Practice physical distance, not social

By Alyssa Foy | Reporter

In a press conference on March 20, the World Health Organization began to shift the dialogue and understanding behind their recommended isolation during this COVID-19 outbreak. During this press conference, the WHO began to exchange the “social distancing” terminology in favor of “physical distancing” in order to better clarify for physical and mental health purposes.

Many have expressed concerns that social distancing implies a complete departure from social interaction, potentially causing people to isolate themselves mentally, which doctors have long advised against.

People need to maintain connections, especially during these times.

Dr. Maria Van Kerkhove, an infectious disease epidemiologist with the WHO, emphasized during this press conference that “keeping the physical distance from people so that we can prevent the virus from transferring to one another; that’s absolutely essential. But it doesn’t mean that socially we have to disconnect from our loved ones, from our family.”

However, at this point, the term social distancing is everywhere. When you turn on the news, log onto Twitter or open any email right now, there’s a solid chance you will hear or see the phrase. I think people are already pretty attached to this terminology, and I do wonder the extent of the effects that might have.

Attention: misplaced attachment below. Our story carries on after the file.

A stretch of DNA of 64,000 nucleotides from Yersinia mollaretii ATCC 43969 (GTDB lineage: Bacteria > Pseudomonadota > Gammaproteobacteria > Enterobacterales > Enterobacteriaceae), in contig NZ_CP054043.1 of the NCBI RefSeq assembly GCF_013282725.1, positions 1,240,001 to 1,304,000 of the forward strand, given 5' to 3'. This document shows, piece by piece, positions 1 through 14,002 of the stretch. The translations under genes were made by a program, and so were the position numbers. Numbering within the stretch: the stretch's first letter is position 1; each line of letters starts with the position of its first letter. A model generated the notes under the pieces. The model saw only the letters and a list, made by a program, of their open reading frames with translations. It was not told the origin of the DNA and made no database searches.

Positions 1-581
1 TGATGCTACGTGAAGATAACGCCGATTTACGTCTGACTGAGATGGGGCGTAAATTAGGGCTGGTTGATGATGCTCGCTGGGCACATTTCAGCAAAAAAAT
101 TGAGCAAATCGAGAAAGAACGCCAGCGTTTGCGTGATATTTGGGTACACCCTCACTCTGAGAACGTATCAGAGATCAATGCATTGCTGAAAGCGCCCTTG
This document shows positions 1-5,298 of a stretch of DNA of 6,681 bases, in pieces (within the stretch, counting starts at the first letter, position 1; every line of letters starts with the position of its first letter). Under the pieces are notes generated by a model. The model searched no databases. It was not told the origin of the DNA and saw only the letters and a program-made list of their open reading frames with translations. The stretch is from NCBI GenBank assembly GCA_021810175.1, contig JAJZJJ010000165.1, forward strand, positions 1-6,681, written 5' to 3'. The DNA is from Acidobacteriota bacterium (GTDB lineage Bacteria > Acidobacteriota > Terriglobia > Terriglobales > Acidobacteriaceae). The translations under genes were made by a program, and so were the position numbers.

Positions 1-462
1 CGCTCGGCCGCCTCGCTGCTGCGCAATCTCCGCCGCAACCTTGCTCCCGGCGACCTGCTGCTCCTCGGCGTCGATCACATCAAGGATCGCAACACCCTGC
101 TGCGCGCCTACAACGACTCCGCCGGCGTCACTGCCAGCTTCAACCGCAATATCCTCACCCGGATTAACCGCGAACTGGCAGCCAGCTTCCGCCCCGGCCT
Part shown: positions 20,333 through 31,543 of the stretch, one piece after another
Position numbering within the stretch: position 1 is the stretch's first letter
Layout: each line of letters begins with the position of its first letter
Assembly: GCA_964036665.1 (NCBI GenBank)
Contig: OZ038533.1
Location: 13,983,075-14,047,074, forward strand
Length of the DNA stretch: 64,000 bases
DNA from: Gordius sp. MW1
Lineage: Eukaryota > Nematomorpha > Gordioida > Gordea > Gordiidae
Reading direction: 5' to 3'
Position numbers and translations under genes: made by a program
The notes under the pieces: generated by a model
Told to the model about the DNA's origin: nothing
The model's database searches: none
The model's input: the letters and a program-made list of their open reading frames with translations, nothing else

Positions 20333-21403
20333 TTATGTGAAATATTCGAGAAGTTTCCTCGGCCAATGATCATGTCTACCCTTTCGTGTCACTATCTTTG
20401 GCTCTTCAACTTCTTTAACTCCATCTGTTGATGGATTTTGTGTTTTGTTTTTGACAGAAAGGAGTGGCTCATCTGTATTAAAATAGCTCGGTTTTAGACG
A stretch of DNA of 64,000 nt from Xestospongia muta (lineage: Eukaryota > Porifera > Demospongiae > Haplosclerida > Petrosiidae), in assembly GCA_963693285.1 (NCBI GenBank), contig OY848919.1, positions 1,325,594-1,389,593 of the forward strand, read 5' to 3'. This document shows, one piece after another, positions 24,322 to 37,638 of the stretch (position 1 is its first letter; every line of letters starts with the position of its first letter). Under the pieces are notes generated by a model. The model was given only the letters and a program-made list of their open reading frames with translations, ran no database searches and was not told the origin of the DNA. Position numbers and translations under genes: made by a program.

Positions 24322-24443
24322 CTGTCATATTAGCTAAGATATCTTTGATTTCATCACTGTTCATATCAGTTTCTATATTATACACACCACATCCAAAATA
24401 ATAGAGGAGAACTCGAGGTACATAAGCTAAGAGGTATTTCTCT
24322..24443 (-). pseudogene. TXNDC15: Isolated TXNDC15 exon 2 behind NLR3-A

Younger people are probably more likely to be using all of the technology they have access to to keep in constant contact with people in their lives. From FaceTime to Netflix Party to Zoom, many young people are already adept at these technological skills.

But what about older generations who have less experience with technology or those who prefer not to use it or don’t have access to it? I wonder how these potential misinterpretations of “social distancing” are affecting people everywhere right now, and I hope that even from six feet apart people can still stay socially connected however they can.

The best way to address this is to change the way we consider this phenomenon in the first place. I would encourage this use of the new phrase. Discussing ideas differently won’t solve everything, but I think discourse is an important place to start when words carry so much meaning.

From what I’ve seen in the past couple of weeks, physically distancing is what we’re actually doing – not socially distancing.

Even though we are physically separating ourselves from each other, the reasons for that are so great and deeply rooted in our connections and love with and for others.

By distancing ourselves to flatten the curve we are caring for people we have never even met for the purpose of improving global health – that’s probably one of the greatest acts of love I’ve seen yet.

So let’s switch out this one word and emphasize the physical distance between us and protect our health, but let’s not sacrifice our connections and relationships during this time when we will need them.